Nothing these days seems more controversial than gay marriage.  In recent days and weeks Minnesota and Delaware have legalized gay marriage.  In less than two months the Supreme Court is set to rule on California’s Prop 8.  A lot will come to a head on the issue soon.  But that is merely background.  This article will be an illustration of why I, a social conservative who opposes abortion and supports traditional values, is rooting for the gay marriage movement to continue to succeed.

The idea of equality is firmly rooted in American culture.  As a result it should come as no surprise that many gay Americans who get to watch the Mark Sanford’s of the country get political redemption wonder why they are not allowed to marry those they love.  They have committed no crime, have not squandered tax dollars nor been unfaithful to the one they love.  Yet, they must watch the Sanford’s of this country get salvation and fervently say he believes in traditional values.

So if Mark Sanford can be forgiven for such actions why cannot gays be allowed to marry?  In a country where marriage is increasingly taking place at a later age and fewer are getting hitched it only seems to make sense to support monogamous marriage.  It has been well established by research that a stable two-parent family has psychological benefits for both parents and children.  In a study of heterosexual couples it was found that men who were married and had kids worked harder than single men.  The same phenomenon in a more recent study was found among married, working women in a household with kids.  It does not seem a stretch to say that future research may find the same thing in gay, married couples.  In the African-American community, the drop in marriage rates and more out-of-wedlock babies has coincided with stagnant income levels and increases in violence and drug use.  Thus, the importance of marriage cannot be overstated.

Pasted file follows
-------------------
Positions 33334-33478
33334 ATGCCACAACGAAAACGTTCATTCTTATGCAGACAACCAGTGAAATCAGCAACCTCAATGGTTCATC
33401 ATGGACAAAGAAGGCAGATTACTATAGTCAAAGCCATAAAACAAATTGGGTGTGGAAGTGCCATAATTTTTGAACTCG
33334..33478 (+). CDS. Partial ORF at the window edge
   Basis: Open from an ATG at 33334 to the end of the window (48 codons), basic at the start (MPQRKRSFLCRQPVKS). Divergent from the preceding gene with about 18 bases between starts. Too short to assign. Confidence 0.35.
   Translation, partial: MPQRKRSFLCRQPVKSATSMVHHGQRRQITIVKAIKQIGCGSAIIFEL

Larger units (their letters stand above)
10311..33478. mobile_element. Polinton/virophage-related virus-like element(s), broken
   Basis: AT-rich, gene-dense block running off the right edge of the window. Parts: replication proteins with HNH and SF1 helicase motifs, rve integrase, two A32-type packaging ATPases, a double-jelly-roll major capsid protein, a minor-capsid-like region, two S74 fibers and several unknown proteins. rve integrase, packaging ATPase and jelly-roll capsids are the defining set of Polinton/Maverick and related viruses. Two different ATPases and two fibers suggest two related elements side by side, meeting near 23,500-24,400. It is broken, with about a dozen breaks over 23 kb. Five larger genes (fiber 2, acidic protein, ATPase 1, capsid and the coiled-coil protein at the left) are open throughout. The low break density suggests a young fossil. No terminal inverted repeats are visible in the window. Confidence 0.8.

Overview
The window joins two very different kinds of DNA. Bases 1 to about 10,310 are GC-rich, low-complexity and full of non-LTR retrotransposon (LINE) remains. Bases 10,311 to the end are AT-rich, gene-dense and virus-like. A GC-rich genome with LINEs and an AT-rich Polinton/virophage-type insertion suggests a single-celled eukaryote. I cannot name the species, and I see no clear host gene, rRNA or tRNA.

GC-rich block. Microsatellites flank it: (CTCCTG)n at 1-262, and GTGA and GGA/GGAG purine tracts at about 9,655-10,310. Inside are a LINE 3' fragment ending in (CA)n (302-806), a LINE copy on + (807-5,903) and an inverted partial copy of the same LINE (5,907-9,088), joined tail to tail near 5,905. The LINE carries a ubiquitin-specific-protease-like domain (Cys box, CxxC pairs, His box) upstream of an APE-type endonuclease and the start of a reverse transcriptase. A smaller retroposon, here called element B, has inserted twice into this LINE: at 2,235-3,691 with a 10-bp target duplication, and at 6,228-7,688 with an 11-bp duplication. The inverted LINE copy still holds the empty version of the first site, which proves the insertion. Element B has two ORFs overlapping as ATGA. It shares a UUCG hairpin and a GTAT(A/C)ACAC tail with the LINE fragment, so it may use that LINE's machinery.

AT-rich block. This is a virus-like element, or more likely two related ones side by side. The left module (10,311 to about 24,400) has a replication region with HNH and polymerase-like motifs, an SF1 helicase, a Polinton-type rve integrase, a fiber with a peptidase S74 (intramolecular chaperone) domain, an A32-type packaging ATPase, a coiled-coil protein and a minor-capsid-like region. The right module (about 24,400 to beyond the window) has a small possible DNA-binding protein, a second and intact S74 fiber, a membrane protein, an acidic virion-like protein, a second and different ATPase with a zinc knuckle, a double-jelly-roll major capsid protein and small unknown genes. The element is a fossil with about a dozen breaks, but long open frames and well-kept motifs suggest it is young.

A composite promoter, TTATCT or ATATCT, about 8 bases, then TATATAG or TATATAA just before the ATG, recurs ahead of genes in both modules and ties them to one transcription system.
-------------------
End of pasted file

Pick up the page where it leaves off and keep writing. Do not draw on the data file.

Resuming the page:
While many gays will identify as agnostic or atheist that should come as no shock.  Many of the most ardent opponents of gay marriage claim it goes against God’s word.  The socially conservative right has been the strongest voice against gay marriage.  But these social conservatives should realize that gays may not have the same religious beliefs but their views on tradition and the importance of marriage matches with theirs.  In the Bible-Belt, many states have higher divorce rates than states such as Massachusetts, New York State and Delaware indicting that legalizing gay marriage will not lead to higher overall divorce rates.

Unlike Time Magazine I do not believe the gay marriage debate is over.  It may take decades for the movement to see marriage equality in all fifty states if the Supreme Court does not rule it so in June.  But that may give gay marriage more legitimacy than ever.  It would allow younger social conservatives such as myself to explain why gay marriage is a good thing for this country (currently a majority of all Americans and almost half of all social conservatives under 25 support gay marriage).  It would also give the public a chance to see the societal benefits of allowing gay marriage.  These benefits would be the strengthening of the institution of marriage, more two-parent families and rising incomes.  All these things are positives and in time I believe the American people will see it as well.

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